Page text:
UW News

March 13, 2015

Public symposium features UW experts on ‘Reverse-engineering the brain’

One of modern science’s grand challenges is understanding how the human brain actually works — from cataloging millions of individual cells to figuring out how the circuitry that underlies our thoughts and actions decodes information.

artists concept of brain cell-to-cell signaling

An artists concept of brain cell-to-cell signaling.

By deconstructing these intricate processes, engineers can use the human brain to build everything from smarter computers to better speech recognition programs to artificial limbs that can “recognize” thoughts.

Some of the University of Washington’s leading experts on this process — called “Reverse- Engineering the Brain” — will participate in a free symposium and panel discussion on Thursday March 19 in the HUB Lyceum. The 2 p.m. symposium, 3:45 p.m. panel discussion and 4:30 p.m. reception are open to the public but require advance registration.

The event is part of the National Academy of Engineering‘s (NAE’s) 2015 Regional Meeting

“We are honored to host the NAE Regional Meeting at the UW,” said Michael B. Bragg, Frank & Julie Jungers Dean of Engineering. “Reverse engineering the brain is one of the NAE’s 14 ‘Grand Challenges for Engineering‘ where the college and university is strategically focused. This symposium will highlight the UW’s extraordinary research and partnerships in this area as we strive to fully realize the brain’s potential.”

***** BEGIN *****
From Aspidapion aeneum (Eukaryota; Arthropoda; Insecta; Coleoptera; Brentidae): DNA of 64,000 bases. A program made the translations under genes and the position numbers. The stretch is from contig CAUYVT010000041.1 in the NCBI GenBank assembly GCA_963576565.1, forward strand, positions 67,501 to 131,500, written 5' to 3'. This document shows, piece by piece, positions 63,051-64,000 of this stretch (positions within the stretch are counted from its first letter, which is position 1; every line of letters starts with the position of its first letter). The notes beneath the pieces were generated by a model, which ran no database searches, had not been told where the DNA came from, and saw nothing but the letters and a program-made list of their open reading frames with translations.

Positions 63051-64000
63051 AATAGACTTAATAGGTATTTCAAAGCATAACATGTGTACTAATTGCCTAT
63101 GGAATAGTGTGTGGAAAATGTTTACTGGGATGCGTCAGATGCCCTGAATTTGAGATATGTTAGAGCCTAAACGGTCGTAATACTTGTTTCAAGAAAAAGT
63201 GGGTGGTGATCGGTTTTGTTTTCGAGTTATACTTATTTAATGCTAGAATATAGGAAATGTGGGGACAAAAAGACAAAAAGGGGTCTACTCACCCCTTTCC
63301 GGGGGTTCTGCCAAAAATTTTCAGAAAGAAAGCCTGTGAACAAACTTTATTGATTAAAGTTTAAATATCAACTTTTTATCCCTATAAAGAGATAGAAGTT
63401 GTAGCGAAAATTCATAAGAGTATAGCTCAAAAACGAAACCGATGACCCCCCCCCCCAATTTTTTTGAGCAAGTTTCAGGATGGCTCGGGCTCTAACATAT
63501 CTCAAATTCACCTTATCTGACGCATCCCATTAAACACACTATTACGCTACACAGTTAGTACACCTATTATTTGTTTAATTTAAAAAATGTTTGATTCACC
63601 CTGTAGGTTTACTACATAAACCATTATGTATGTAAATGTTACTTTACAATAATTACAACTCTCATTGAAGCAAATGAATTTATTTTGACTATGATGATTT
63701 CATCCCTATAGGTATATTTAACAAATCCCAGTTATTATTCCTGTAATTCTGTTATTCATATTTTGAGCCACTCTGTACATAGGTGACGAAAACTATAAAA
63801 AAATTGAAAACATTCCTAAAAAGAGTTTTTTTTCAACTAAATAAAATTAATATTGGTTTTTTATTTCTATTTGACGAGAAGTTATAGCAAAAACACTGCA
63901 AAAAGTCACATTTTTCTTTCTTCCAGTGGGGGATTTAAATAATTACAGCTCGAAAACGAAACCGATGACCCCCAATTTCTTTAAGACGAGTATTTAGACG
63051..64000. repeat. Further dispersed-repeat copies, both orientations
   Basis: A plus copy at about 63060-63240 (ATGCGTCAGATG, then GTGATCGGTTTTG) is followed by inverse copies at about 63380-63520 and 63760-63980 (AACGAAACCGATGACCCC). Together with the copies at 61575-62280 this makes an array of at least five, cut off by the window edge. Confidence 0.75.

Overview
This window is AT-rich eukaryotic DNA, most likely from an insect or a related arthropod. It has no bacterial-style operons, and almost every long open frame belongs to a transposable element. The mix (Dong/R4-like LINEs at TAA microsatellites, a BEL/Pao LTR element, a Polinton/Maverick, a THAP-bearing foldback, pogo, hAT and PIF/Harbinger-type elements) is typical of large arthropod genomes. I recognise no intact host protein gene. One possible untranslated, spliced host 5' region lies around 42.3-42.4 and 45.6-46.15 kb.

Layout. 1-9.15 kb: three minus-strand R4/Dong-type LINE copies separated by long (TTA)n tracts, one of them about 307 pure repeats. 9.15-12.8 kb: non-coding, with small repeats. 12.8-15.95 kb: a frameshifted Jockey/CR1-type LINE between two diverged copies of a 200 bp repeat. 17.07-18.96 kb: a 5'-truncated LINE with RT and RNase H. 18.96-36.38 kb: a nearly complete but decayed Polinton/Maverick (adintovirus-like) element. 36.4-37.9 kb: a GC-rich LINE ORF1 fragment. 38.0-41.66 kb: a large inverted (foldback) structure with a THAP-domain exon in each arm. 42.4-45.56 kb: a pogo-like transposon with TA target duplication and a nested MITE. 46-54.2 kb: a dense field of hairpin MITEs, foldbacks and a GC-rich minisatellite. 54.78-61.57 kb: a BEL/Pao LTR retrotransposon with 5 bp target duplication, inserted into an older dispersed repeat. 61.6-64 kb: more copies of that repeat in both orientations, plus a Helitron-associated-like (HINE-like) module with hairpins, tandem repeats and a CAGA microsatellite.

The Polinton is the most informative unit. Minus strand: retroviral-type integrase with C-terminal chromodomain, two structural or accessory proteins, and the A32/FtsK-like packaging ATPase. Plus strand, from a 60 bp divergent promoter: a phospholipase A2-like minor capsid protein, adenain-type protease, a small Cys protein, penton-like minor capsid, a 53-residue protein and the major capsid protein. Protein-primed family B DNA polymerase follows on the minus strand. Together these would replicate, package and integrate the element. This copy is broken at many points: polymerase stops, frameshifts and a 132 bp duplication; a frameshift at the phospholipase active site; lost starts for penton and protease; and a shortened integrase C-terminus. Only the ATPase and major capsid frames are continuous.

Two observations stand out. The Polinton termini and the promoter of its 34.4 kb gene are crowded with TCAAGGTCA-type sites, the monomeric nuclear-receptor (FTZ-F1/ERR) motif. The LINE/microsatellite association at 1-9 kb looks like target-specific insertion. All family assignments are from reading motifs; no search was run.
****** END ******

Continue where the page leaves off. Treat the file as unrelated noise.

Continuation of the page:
The symposium speakers include Joshua Smith, a sensor systems expert and UW associate professor of computer science and engineering and electrical engineering who is working on brain implants; Elizabeth Buffalo, associate professor of physiology and biophysics who focuses on memory-impairing diseases, and Nuno Maçarico da Costa, an assistant investigator in the neural coding department of the Allen Institute for Brain Science.

Da Costa, who leads efforts there to map the wiring of the mouse brain neocortex, will be joined by panelists Rajesh P.N. Rao, director of the Center for Sensorimotor Neural Engineering who has demonstrated direct brain-to-brain communication, and Adrienne Fairhall, an associate professor in physiology and biophysics who works to better understand nervous system and information processing.

Reverse-engineering the brain is one of the NAE’s 14 Grand Challenges for Engineering — along with making solar energy economical, restoring urban infrastructure, and providing access to clean drinking water — that aim to solve the most pressing problems of our time. They were selected by a panel of nationally recognized experts in engineering, national defense, international development, remote sensing, aeronautics and astronautics, and other disciplines.